Mullikan v. Commonwealth, 09-SC-519 (June 16, 2011) (published)-
The Supreme Court found reversible error in the penalty phase when a police officer, without personal knowledge of the incidents, told the jury numerous facts about the client’s prior felony offenses, in excess of that allowed for showing the “the nature of the offenses” in KRS 532.055.
The Court noted it had previously failed to provide a workable definition for that phase. It held that “evidence of a prior conviction is limited to conveying to the jury the elements of the crimes previously committed.” The Court also said the trial court should avoid identifiers that might trigger the memory of jurors who may have knowledge of the prior crimes.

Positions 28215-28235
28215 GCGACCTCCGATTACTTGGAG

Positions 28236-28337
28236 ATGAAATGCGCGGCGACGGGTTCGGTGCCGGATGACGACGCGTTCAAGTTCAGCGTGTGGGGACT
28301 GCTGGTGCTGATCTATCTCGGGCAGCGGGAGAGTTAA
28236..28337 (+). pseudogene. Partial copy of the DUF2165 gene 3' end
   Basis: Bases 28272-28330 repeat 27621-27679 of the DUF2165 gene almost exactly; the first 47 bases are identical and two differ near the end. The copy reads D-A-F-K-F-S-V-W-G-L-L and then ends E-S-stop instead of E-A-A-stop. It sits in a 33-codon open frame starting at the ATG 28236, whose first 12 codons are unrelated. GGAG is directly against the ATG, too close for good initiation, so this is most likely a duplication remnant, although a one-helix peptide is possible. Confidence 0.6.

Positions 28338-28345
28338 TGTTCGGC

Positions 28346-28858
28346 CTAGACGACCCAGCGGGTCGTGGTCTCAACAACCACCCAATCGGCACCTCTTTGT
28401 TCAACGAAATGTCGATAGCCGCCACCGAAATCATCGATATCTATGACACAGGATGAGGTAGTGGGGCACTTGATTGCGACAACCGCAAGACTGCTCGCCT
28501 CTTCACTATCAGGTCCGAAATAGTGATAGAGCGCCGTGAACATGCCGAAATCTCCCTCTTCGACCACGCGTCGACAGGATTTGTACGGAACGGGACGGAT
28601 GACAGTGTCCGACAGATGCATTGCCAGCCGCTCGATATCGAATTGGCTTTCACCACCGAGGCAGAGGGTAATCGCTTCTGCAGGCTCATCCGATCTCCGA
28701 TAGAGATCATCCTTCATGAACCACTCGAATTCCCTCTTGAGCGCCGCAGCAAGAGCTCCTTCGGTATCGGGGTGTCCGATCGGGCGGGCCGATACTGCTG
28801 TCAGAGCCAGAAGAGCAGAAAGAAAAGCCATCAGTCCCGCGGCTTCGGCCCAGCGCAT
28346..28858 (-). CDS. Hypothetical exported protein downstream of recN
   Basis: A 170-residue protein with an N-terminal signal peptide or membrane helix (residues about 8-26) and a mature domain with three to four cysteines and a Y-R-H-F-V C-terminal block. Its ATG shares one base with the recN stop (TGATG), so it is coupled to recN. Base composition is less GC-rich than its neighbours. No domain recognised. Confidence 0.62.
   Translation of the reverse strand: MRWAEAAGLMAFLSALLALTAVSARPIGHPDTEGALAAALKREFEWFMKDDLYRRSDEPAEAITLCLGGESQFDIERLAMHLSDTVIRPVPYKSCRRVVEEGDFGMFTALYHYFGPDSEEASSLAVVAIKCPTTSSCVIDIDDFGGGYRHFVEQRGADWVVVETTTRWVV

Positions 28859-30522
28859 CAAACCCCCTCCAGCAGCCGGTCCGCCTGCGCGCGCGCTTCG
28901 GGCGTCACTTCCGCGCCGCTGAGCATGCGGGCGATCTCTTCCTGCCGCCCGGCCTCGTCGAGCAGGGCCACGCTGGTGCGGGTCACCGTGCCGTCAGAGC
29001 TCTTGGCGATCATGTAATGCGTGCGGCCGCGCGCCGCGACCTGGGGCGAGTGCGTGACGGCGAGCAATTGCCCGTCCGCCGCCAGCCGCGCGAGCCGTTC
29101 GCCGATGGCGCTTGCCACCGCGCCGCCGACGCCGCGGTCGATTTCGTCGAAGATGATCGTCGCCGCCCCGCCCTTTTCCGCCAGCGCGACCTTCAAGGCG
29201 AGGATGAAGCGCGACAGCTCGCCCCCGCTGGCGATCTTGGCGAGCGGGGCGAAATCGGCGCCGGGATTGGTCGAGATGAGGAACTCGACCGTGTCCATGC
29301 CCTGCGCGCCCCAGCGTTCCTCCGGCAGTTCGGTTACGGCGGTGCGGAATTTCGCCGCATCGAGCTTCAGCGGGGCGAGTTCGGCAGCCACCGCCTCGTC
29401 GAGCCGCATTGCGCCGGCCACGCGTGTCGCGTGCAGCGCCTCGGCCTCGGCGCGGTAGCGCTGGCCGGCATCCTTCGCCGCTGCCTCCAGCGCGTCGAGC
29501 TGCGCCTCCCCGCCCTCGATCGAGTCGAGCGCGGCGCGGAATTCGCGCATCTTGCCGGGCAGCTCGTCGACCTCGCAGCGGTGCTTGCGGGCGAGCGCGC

It seems to us that the nature of a prior conviction is closely akin, if not identical to, the definition of a prior conviction . In Robinson, this Court went to great lengths in attempting to define the "nature of prior offenses ." The Court seemed to settle upon "description of a general character" as being as far as is allowed in dealing with these prior crimes . Therefore, we hold today that the evidence of prior convictions is limited to conveying to the jury the elements of the crimes previously committed . We suggest this be done either by a reading of the instruction of such crime from an acceptable form book or directly from the Kentucky Revised Statute itself. Said recitation for the jury's benefit, we feel, is best left to the judge . The description of the elements of the prior offense may need to be customized to fit the particulars of the crime, i .e ., the burglary was of a building as opposed to a dwelling . The trial court should avoid identifiers, such as naming of victims, which might trigger memories of jurors who may--especially in rural areas-have prior knowledge about the crimes .
Contributed by Shannon Smith